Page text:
• Distortion of judgement - Conformed because doubted accuracy of their judgement (ISI)
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Criticisms

(-) Sample was androcentric (all men), ethnocentric (all same culture), and all students, which reduces population validity.

(-) At time, America in grip of McCarthyism, so strong anti-communism period when people scared to go against majority and more likely to conform.

(-) Individual differences as Crutchfield found conformist people tend to be 'intellectually less effective', submissive, inhibited, feelings of inferiority, and less mature social relationships.

(-) Role of culture :

  • Perrin and Spencer (1980) repeated experiment 30 years later using Biritish students, found only 0.25% confomity level, which suggests Asch's research lacks temporal validity. 
  • Smith and Bond (1998) analysed 31 conformity studies and found conformity levels highest in Fiji (58%) and lowest in Belgium (14%). Average rate 25% for individualistic cultures, 37% for collectivist cultures. This due to collectivist cultures being more social and fear rejection more.
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Factors that Affect Conformity

Difficulty of task - Asch made lines more similar in length, conformity levels increased. ISI as individuals looked to others for guidance.

Size of majority - Asch increased and decreased number of confederates, conformity levels 13% with 2 confederates and 32% with 3 confederates. However, increasing number of confederates beyond 3 had no effect on conformity levels. NSI as when size increases, more pressure to be accepted by group.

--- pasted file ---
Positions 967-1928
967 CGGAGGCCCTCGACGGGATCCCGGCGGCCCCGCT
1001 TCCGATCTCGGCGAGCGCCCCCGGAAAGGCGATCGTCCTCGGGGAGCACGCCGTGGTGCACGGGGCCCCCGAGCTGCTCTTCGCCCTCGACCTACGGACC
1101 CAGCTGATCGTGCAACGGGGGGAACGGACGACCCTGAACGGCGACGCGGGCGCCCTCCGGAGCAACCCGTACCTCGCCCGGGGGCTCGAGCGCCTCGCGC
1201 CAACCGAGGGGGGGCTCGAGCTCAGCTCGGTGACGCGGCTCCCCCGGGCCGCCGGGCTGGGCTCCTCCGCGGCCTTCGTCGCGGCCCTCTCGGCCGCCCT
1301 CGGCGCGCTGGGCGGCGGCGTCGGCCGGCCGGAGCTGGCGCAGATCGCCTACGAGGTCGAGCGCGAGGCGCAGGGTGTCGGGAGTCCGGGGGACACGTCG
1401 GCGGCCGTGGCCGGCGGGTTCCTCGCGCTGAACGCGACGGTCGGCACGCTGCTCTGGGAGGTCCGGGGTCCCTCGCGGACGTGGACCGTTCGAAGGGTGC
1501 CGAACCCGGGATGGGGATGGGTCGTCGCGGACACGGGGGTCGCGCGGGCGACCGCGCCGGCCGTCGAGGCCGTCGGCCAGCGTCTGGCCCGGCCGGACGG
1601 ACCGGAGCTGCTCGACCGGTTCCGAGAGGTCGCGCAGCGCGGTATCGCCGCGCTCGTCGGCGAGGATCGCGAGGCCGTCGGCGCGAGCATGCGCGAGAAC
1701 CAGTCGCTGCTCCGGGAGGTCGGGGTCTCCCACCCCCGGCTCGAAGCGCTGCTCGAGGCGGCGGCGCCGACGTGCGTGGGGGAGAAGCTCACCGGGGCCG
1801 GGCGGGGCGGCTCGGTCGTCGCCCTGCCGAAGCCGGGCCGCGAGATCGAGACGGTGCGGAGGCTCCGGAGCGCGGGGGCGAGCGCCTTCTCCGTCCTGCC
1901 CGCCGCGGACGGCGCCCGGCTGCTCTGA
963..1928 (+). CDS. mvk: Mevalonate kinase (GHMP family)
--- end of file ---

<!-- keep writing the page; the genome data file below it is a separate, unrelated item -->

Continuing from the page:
Non-unaninous majority - Asch made one confederate go against unanimous majority, if same answer as participant levels dropped to 5%, if different answer to confederates and participant levels dropped to 9%. NSI as reduction in majority agreement.

Crutchfield (1955) tested this by having participants give answers in private. Similar levels at 30%, so suggests participants conforming due to ISI.

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Social Roles

Social roles - The way individuals play as members of a social group which meet expectations of the situation. Examples include students, customers, and guards.

Social roles are important as individuals can learn how to behave in situations by looking at the roles other people play and then conforming. The social rules become learnt internal scripts that tell individuals how to behave appropriately in different settings.

It involved identification as attitudes are accepted publicly and privately, however it isn't as strong as internalisation as individual only conforms when in the social situation.